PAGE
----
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I have a bunch of classes that have a set of dependencies. Dependency Injection for this project will be overkill, so currently we have the following pattern in a number of cases:

public MyClass() : this(null, null) {}

public MyClass(Dependancy x, Dependancy y)
  this.x = x ?? new Dependancy();
  this.y = y ?? new Dependancy();

I don't like this code, but I'm not totally sure why. One reason would be the fact that it fiddles with parameters that are passed in, the other is that I might want the parameter to be null, and stay null.

Are there any strong reasons to avoid/use this pattern or any other, or is it basically just personal preference?

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up vote 3 down vote accepted

The thing with the code you've posted is that you are using dependency injection, you're just not using Inversion of Control. MyClass has its dependencies injected into it, but it then assumes control of what to do if they aren't as it expects. There's a few reasons this is unpleasant:

  1. The higher-level class MyClass is coupled to the lower level class Dependency.
  2. MyClass is acting as a ServiceLocator, which in itself is an anti-pattern, but also violates the Single Responsibility Principle.
  3. The parameterless constructor has hidden side-effects; the places where it's used are unknowingly constructing MyClass with its dependencies both set to Dependency.

As @Alessandro Santini says, I'd really encourage you to scrap this and use a DI / IoC container. At the very least get rid of the parameterless constructor and force anything which wants to construct a MyClass instance to supply it with appropriate dependencies. The two-argument constructor should then throw exceptions if the dependencies it's given are null.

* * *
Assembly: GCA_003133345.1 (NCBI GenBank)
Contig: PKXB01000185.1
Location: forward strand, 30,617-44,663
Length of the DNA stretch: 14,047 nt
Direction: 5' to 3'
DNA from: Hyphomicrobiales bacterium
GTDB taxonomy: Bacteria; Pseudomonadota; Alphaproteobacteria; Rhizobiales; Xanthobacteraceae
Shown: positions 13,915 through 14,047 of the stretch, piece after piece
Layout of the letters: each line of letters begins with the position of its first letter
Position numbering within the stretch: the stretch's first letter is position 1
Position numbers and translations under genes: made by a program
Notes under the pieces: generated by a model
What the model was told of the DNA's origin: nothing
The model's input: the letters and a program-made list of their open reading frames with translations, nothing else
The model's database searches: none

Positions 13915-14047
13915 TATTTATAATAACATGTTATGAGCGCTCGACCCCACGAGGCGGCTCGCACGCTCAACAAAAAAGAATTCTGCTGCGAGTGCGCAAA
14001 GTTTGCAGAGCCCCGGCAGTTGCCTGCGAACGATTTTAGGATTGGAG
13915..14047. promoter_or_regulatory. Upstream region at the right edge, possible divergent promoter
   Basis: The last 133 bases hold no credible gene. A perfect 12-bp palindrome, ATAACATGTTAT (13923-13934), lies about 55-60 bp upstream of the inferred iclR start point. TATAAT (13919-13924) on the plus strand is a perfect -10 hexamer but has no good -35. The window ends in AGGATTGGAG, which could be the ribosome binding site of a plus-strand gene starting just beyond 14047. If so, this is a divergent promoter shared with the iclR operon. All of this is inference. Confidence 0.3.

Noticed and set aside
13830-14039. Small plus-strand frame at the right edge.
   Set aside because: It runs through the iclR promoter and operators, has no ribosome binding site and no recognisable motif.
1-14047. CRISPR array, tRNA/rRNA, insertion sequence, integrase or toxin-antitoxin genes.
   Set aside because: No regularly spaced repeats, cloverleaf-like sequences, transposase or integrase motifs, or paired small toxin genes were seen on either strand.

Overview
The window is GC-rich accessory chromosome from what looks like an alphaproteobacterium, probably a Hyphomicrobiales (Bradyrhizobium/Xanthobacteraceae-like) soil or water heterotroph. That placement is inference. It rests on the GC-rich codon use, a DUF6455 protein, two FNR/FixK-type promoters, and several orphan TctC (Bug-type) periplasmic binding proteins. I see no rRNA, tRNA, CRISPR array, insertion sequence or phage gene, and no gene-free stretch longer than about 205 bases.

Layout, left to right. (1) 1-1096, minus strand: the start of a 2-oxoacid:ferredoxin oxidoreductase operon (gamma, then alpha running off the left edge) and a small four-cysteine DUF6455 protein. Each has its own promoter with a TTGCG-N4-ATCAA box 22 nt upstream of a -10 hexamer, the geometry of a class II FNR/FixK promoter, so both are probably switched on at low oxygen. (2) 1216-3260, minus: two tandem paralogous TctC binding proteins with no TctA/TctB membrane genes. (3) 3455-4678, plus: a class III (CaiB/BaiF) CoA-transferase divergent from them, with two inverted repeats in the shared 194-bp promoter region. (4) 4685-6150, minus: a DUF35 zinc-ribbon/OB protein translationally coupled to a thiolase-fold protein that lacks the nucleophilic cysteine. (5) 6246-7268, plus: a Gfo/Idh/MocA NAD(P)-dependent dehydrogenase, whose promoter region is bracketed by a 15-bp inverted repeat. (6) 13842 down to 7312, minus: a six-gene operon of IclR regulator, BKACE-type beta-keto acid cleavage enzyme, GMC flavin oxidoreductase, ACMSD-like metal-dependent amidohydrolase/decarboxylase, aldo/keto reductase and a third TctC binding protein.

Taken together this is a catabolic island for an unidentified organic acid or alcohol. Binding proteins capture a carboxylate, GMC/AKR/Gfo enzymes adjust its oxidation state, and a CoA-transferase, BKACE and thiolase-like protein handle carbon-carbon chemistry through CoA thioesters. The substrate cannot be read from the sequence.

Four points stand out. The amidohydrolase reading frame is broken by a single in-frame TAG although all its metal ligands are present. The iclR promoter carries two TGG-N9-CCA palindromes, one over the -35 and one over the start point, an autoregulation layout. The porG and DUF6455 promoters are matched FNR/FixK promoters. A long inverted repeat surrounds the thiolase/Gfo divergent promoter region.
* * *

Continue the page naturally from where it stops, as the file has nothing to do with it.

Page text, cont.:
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Good, was what I was hoping everyone would say! Thanks – Goat in toilet Feb 17 '12 at 16:19
You're welcome... Goat :) – Steve Wilkes Feb 17 '12 at 22:14

You do not like it because of two reasons:

  • There is no need to have a parametrized constructor to which you pass NULLs; have a second no-args constructor;
  • Having a third class (name it Factory, name it Container, does not matter) injecting those default dependencies will never be overkill, compared to the benefits.
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+1 DI is never overkill. Maybe you don't have the need for a container, but the pattern itself is always a better choice than newing up dependencies in the dark. – Sebastian Weber Feb 17 '12 at 12:34

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